Universities that owe their initial funding to profits from slavery are taking steps to rename buildings and in some cases, such as Georgetown, are offering reparations to descendants of those who were bought and sold. New Orleans and Charlottesville are removing Confederate statues. Brain science is helping us to appreciate the impact of unconscious or implicit bias on our daily responses and choices, as well as on policies and procedures. Racial discrimination and inequity and the consequent stress is becoming recognized as a determining factor in overall health outcomes. While police-community relations remain fraught in many places, cell phone and body cameras ensure that abuses are much more likely to be brought to public attention. The incarceration rate of minorities remains unacceptably high, but by 2014 the imprisonment rate of male African American had dropped to its lowest level since 1993 and the reduction among black women is even greater. 

We are also coming to appreciate that slavery was a southern institution but a national sin. As author Edward Baptist and others have documented, American capitalism was literally built on its produce and profits.The North industrialized with cotton picked by enslaved labor. Northern banks provided the finance. With much of its land given over to cotton, the southern states depended on the mid-west for wheat and corn.  

Katrina Browne’s film Traces of the Trade: A Story from the Deep North tells the story of her ancestors’ role as America’s largest slave traders, operating out of Rhode Island. They transported more than 10,000 Africans to their sugar plantation in Cuba. Browne’s film contributed to the passage of slavery atonement resolutions at the Episcopal Church General Convention in 2006, and it has been used extensively in Episcopal churches, dioceses, and schools throughout the US. Browne’s work is important because when southerners hear white northerners acknowledge the north’s complicity in the economy of slavery they are much more likely to be open to conversations on how to atone for the centuries of harm.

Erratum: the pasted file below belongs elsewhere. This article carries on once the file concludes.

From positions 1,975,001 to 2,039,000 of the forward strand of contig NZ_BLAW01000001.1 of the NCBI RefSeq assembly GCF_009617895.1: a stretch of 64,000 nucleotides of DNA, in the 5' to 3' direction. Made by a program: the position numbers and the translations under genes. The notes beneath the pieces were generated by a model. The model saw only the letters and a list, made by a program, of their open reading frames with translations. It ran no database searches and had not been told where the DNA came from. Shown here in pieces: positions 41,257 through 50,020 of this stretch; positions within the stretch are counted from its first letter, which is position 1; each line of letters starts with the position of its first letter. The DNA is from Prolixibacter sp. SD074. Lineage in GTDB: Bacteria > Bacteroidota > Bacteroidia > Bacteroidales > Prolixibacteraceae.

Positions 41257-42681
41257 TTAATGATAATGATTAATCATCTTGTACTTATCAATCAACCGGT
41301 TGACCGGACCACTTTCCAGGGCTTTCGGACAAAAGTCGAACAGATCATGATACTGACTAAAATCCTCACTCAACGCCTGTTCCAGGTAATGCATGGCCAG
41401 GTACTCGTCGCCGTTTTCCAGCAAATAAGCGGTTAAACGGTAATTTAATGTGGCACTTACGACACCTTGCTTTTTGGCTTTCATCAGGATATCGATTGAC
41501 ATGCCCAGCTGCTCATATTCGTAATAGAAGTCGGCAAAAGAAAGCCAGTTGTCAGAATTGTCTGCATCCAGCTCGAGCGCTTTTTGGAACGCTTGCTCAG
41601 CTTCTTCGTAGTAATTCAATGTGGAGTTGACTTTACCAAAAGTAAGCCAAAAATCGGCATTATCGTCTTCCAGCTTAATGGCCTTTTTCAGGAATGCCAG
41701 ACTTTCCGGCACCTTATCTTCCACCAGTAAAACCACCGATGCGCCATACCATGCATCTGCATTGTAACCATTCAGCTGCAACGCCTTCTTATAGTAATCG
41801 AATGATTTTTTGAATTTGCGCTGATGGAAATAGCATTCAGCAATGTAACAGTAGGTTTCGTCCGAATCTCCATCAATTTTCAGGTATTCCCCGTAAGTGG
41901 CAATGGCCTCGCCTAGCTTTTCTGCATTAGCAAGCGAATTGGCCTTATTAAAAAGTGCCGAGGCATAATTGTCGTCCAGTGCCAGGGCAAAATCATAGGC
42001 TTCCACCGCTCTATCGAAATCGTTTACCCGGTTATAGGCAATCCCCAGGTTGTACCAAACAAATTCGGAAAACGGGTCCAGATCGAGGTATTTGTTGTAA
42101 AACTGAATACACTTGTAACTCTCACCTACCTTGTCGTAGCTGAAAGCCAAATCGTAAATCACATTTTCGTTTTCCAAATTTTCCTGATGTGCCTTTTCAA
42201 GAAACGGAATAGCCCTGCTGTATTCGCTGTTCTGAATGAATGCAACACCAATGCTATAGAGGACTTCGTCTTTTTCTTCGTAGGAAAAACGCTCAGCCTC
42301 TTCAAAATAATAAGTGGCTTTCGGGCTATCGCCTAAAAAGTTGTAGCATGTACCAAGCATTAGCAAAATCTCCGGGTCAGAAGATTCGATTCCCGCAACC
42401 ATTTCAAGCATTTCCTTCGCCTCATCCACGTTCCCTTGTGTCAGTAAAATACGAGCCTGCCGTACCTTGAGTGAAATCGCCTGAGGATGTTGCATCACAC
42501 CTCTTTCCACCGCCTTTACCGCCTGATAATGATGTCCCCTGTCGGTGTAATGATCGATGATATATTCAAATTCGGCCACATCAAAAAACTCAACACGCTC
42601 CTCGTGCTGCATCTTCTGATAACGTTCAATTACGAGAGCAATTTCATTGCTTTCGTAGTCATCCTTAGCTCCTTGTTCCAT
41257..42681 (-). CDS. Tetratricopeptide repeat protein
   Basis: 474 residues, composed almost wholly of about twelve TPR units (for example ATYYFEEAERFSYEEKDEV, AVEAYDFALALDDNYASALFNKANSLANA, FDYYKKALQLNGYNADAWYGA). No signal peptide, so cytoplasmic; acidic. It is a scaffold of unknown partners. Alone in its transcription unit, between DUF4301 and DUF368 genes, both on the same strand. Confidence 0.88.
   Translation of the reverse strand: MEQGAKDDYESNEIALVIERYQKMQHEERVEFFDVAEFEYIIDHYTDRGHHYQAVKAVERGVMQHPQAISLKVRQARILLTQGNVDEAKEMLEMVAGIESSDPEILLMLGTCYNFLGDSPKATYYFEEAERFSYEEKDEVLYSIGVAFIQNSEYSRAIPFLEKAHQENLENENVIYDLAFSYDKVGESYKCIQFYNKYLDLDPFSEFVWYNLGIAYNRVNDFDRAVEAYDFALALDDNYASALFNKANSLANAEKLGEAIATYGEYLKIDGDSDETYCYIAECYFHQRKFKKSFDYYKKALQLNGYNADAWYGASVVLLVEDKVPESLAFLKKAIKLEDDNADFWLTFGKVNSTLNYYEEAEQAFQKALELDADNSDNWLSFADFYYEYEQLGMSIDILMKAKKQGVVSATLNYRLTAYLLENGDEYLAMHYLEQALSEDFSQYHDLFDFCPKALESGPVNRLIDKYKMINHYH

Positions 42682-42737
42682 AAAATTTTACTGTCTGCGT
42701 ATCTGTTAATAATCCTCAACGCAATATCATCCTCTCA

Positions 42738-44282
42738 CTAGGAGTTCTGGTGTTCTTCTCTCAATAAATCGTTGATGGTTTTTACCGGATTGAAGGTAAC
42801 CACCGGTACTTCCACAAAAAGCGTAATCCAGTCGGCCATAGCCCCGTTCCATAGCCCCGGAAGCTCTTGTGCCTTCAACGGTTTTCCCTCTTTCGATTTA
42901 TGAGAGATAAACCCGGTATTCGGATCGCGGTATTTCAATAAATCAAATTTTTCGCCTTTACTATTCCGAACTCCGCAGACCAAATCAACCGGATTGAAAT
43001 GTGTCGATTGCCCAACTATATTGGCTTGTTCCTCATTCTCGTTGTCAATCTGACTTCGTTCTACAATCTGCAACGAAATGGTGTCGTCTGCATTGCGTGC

Last month Katrina was in Richmond to speak at St Paul’s Episcopal Church which my wife and I have attended since we came to Richmond. Known in earlier decades as the Cathedral of the Confederacy, the congregation has launched a five-year “History and Reconciliation Initiative” to “trace and acknowledge the racial history of St. Paul’s Episcopal Church in order to repair, restore and seek reconciliation with God, each other and the broader community.”

The Christian church in particular has much to atone for. When Christopher Newport and John Smith and a small group of English settlers arrived at the falls of the James where Richmond now stands in 1609, they planted a cross, but in reality they were claiming territory for the Crown. The ensuing genocide of native Americans and the institution of slavery were condoned and in many cases supported by the church. Colonization and domination was justified by the Christian Doctrine of Discovery promoted by Papal Bulls in the 15th century and was affirmed unanimously by the Supreme Court in 1823 when Chief Justice John Marshall wrote that Christian Europeans had assumed “ultimate dominion” of the Americas and that upon “discovery” the Indians had lost their right to complete sovereignty.